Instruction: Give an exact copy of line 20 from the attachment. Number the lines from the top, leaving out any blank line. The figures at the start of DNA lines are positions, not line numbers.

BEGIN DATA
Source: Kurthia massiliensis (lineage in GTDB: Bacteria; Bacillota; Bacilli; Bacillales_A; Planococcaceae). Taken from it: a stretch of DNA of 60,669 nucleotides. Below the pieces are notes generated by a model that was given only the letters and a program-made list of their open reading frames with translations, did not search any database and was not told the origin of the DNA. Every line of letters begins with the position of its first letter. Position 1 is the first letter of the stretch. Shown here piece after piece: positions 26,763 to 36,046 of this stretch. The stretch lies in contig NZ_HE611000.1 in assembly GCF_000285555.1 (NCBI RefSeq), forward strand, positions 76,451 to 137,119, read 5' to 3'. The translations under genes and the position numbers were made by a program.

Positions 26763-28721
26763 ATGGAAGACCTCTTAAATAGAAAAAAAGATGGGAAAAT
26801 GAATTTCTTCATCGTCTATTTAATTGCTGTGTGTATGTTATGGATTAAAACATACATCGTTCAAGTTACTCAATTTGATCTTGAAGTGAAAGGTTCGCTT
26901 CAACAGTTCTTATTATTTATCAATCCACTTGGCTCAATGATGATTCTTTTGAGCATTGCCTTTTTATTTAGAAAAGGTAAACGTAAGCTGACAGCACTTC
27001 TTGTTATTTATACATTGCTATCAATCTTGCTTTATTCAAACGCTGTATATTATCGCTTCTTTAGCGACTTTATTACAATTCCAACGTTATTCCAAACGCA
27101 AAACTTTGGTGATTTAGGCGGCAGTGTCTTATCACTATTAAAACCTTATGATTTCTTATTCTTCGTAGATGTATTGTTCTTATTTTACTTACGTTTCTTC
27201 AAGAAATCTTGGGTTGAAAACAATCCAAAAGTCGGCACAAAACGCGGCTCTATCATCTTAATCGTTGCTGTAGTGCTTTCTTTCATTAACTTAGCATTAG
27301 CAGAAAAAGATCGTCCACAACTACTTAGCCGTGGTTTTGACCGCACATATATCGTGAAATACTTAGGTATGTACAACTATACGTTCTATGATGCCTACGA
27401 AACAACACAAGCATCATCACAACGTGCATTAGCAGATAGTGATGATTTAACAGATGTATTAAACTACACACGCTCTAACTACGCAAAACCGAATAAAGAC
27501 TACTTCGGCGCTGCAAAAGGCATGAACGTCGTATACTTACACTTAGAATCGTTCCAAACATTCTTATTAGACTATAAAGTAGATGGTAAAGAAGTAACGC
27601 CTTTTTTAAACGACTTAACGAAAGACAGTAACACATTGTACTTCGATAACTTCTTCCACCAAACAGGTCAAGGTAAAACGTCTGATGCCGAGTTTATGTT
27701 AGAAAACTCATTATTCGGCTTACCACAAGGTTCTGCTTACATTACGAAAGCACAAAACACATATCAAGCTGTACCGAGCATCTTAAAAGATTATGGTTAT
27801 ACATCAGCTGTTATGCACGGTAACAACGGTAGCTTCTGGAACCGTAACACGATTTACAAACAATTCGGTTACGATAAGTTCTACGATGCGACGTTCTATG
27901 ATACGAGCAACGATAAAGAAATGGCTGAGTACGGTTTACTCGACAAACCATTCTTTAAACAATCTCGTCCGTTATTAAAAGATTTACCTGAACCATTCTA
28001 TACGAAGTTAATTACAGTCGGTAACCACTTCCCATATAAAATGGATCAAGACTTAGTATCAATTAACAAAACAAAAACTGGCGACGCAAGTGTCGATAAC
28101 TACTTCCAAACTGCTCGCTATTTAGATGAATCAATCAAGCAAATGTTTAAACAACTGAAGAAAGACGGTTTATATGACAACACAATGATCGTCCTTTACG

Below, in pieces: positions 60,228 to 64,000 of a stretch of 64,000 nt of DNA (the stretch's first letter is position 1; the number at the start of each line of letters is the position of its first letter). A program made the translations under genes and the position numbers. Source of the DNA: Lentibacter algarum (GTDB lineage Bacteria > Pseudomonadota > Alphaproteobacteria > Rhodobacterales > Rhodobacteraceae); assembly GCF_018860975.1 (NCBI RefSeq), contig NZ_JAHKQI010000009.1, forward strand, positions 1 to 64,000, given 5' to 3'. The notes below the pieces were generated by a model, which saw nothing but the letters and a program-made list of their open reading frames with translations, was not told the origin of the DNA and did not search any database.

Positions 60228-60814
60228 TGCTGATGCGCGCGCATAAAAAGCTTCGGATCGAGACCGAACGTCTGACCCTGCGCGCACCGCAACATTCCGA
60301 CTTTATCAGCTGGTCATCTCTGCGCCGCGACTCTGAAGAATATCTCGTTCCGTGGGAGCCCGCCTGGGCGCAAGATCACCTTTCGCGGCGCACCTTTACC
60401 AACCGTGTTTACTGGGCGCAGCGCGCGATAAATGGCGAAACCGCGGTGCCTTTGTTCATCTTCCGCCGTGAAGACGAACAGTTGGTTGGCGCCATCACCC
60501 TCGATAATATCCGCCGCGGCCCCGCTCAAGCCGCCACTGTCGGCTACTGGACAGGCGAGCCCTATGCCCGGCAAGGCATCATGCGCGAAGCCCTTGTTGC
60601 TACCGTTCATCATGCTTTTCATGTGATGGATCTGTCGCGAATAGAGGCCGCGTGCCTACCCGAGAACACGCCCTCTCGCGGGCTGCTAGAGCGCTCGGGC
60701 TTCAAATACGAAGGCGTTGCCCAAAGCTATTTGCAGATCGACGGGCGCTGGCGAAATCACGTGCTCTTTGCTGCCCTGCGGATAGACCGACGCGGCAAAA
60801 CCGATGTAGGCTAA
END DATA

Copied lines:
60228 TGCTGATGCGCGCGCATAAAAAGCTTCGGATCGAGACCGAACGTCTGACCCTGCGCGCACCGCAACATTCCGA